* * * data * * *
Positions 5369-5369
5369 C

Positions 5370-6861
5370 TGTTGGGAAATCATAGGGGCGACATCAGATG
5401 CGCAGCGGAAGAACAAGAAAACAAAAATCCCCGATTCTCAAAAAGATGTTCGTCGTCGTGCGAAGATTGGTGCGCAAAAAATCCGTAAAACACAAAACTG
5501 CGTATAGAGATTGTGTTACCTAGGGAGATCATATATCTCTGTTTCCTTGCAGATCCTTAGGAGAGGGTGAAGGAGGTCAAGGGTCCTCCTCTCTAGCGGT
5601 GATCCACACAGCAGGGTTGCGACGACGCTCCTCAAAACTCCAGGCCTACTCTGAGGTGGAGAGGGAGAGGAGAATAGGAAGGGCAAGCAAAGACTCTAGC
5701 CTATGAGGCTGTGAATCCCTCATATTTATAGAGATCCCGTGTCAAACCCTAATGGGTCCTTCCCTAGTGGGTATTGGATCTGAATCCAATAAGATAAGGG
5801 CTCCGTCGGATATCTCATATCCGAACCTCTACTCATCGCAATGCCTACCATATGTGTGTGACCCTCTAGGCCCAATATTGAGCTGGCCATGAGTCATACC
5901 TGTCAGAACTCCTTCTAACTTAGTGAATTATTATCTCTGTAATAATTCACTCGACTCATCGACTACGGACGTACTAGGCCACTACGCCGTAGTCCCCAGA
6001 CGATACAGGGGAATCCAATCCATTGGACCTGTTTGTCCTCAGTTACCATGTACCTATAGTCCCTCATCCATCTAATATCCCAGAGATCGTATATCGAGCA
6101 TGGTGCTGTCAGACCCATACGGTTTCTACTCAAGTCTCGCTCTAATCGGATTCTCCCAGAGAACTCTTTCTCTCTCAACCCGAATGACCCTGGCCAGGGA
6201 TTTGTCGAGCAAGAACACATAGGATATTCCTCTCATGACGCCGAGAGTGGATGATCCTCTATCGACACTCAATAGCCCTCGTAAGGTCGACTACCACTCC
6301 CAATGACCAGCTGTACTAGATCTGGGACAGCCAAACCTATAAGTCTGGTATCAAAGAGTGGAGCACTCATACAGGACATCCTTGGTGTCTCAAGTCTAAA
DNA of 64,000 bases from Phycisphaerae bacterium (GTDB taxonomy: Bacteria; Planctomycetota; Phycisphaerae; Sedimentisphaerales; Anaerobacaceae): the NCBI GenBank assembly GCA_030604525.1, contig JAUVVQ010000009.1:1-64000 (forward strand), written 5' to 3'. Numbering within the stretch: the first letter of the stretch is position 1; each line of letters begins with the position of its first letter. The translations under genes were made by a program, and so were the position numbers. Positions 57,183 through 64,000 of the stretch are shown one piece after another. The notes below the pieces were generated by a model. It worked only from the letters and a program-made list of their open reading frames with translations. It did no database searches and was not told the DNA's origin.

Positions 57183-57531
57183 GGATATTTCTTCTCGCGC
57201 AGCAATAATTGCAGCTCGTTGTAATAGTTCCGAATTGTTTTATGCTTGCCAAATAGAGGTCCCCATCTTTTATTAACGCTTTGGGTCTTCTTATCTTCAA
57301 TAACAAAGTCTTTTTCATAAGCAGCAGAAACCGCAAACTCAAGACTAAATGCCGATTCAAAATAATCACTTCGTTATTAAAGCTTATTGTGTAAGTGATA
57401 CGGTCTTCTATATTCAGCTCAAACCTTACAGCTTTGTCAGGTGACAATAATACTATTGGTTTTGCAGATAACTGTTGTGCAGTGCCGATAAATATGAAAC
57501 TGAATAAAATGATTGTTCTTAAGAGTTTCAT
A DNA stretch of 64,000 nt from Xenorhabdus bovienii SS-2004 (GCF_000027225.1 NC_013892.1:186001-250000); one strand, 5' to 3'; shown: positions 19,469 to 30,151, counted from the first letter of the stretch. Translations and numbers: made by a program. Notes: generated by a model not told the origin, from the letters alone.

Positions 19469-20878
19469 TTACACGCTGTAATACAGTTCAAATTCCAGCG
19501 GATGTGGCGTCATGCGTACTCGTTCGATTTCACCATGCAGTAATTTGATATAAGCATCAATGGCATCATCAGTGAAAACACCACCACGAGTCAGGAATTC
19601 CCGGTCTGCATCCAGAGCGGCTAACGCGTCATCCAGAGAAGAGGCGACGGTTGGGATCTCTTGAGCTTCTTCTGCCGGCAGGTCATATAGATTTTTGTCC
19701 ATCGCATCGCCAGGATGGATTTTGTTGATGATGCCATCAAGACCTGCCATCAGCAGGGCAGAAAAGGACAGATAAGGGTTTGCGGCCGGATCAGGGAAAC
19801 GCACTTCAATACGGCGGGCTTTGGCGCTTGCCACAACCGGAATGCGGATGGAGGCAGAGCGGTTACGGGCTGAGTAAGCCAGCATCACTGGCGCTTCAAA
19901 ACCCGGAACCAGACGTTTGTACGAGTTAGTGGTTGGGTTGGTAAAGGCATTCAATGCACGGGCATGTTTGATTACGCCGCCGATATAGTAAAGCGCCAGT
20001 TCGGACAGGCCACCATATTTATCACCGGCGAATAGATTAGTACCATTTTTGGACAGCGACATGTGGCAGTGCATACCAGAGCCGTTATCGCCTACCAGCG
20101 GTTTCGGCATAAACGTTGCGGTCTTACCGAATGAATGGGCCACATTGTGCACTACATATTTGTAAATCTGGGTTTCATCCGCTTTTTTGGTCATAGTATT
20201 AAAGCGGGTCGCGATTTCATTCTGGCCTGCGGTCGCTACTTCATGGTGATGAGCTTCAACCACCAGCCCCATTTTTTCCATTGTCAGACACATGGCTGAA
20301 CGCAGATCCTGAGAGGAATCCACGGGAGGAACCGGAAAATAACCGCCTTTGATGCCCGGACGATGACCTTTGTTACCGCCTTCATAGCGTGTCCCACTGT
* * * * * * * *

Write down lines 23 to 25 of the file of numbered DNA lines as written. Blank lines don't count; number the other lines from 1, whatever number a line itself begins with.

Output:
Positions 19469-20878
19469 TTACACGCTGTAATACAGTTCAAATTCCAGCG
19501 GATGTGGCGTCATGCGTACTCGTTCGATTTCACCATGCAGTAATTTGATATAAGCATCAATGGCATCATCAGTGAAAACACCACCACGAGTCAGGAATTC